BOSTON -- Sen. Edward M. Kennedy was laid to rest alongside slain brothers John and Robert on hallowed ground at Arlington National Cemetery on Saturday evening, celebrated for "the dream he kept alive" across the decades since their deaths.
Crowds lined the streets of two cities on a day that marked the end of a political era -- outside Kennedy's funeral in rainy Boston, and later in the day in humid, late-summer Washington. With flags over the Capitol flying at half-staff in his memory, his hearse stopped outside the Senate where he served for 47 years.
Sen. Kennedy's widow, Victoria, stopped and waved to the crowds of mourners as the late senator's son, Patrick, spoke of how proud his father was to serve in Senate.
"He was only great because he had great people supporting him," said Patrick Kennedy.
Following the speeches at the Capitol, the procession slowly moved across the Memorial Bridge. People lined up across the bridge to watch the motorcade move slowly across the Potomac River toward Arlington National Cemetery in Virginia.
President Obama led the nation Saturday in mourning and remembering "the greatest legislator of our time," celebrating the indelible impact of Edward M. Kennedy as a senator for nearly a half-century and leader of America's most famous family during tragedy and triumph.
Delivering an emotional, simple eulogy for Kennedy that capped a two-hour Roman Catholic funeral Mass, Obama employed humor, his own experiences and timeless anecdotes to memorialize the senator, who died Tuesday at 77 after battling brain cancer for more than a year. The country may have viewed him as "heir to a weighty legacy," Obama said, but he was playfully known by the youngest Kennedys less grandly: as the big cheese, "The Grand Fromage."
"Ted Kennedy's life's work was not to champion those with wealth or power or special connections," Obama said. "It was to give a voice to those who were not heard, to add a rung to the ladder of opportunity, to make real the dream of our founding."
The president said that "though it is Ted Kennedy's historic body of achievements we will remember, it is his giving heart that we will miss."
The service drew to Our Lady of Perpetual Help Basilica three of the four living former presidents, dozens of Kennedy relatives, pews full of current and former members of Congress and hundreds of others affected by the senator in ways large and small. No fewer than seven priests, 11 pallbearers and 29 honorary pallbearers took part. Mournful performances came from tenor Placido Domingo and cellist Yo-Yo Ma.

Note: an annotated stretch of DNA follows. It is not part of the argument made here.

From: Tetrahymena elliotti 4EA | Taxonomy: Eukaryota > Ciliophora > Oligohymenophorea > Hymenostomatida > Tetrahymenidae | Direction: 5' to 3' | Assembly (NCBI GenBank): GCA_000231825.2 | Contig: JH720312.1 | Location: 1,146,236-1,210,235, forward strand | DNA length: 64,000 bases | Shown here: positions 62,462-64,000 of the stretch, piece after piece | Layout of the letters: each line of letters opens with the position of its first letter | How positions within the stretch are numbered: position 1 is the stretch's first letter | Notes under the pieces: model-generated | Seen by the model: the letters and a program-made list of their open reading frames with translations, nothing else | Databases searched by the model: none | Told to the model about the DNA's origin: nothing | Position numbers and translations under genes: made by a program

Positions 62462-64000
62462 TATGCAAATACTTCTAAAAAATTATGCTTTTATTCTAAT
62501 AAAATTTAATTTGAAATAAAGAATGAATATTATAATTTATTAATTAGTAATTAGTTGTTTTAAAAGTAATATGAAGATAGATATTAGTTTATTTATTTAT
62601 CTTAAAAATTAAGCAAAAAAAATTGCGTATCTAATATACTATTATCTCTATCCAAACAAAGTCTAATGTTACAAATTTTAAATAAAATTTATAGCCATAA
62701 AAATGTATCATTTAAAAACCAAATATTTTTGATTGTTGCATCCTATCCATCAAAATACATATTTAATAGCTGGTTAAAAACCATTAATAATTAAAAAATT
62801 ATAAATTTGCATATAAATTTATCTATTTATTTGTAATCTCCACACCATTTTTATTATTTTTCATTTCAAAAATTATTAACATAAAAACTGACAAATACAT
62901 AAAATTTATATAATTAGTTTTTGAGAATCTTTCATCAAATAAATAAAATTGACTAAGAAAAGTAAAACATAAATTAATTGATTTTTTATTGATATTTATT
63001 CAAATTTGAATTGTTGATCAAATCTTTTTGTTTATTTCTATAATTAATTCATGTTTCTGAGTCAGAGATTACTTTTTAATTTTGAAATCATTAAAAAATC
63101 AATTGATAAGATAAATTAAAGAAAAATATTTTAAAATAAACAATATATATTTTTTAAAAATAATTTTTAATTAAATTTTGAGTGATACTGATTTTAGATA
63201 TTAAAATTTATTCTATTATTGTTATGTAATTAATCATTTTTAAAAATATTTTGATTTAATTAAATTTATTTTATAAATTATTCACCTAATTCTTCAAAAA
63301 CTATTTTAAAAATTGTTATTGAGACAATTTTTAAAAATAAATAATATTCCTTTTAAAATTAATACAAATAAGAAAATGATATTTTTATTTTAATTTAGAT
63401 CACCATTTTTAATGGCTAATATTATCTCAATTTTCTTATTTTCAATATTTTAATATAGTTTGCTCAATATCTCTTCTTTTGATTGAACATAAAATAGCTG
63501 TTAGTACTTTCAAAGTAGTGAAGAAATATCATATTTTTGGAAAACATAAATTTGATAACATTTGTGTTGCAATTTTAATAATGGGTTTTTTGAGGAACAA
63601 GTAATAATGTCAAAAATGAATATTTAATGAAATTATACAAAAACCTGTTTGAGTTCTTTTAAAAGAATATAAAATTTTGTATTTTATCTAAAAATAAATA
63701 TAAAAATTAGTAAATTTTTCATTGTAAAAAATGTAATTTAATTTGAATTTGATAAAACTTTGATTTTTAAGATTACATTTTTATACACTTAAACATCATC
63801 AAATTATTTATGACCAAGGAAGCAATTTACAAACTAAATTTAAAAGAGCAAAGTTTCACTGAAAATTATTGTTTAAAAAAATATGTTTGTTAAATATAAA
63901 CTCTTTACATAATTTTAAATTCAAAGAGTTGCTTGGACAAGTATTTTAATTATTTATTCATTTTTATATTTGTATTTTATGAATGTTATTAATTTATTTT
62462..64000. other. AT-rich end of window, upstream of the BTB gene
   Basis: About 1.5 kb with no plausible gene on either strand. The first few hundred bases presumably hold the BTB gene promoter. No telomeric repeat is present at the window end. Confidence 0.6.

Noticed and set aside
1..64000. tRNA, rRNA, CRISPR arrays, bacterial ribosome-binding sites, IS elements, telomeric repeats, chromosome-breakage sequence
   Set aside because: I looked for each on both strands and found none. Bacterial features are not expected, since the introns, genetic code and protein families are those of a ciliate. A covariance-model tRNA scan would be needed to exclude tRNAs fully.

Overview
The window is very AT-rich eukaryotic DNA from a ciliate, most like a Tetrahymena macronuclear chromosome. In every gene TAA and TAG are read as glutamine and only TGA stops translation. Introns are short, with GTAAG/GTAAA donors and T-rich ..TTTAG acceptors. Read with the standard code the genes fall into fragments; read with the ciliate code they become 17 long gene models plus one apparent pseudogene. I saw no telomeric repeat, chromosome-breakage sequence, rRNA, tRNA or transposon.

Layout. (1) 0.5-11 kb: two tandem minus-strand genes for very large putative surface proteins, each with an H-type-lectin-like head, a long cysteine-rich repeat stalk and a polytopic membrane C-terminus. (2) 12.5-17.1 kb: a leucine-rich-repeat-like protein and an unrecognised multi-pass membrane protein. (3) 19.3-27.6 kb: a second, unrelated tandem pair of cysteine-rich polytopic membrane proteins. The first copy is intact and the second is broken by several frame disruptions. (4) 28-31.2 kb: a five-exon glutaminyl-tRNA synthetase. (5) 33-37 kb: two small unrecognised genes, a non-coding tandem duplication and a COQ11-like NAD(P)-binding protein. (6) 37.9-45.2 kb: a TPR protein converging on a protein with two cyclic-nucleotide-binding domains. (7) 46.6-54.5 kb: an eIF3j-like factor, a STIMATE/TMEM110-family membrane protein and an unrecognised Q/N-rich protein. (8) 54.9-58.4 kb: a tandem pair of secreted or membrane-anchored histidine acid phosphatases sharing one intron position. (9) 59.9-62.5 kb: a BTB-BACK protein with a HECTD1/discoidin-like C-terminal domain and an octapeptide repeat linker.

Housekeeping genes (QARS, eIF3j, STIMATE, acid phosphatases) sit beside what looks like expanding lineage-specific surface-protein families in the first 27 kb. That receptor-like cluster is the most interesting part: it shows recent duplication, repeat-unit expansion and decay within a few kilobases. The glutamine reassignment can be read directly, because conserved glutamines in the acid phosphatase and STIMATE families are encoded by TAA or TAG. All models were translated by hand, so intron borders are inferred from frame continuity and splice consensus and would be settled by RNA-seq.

Earlier, Kennedy's flag-draped casket -- carried by a military honor guard of eight -- was wrapped tightly in plastic to guard against a steady rain as it was removed from his brother's presidential library and placed in a hearse for the drive to the church. His widow, Victoria, closed her eyes slowly and appeared to choke back tears as she watched under cover of an umbrella. The family had held a brief and private prayer service at the library in the morning.
The motorcade route was lined with people, some holding "Kennedy-Thanks" signs and one person waving a lone red heart.
"We welcome the body of our friend," said a priest as the casket entered the church.
Under the soaring dome and saint-covered arches of the basilica, a church Kennedy had frequented almost daily while his daughter, Kara, battled cancer at a nearby hospital, over a dozen Kennedy family members accompanied the casket -- now covered by a white cloth -- down the church aisle, each straining to touch it.
Kara Kennedy was the first family member to speak at the service, reading Psalm 72. Ten of Kennedy's grandchildren, nieces and nephews offered a set of brief prayers.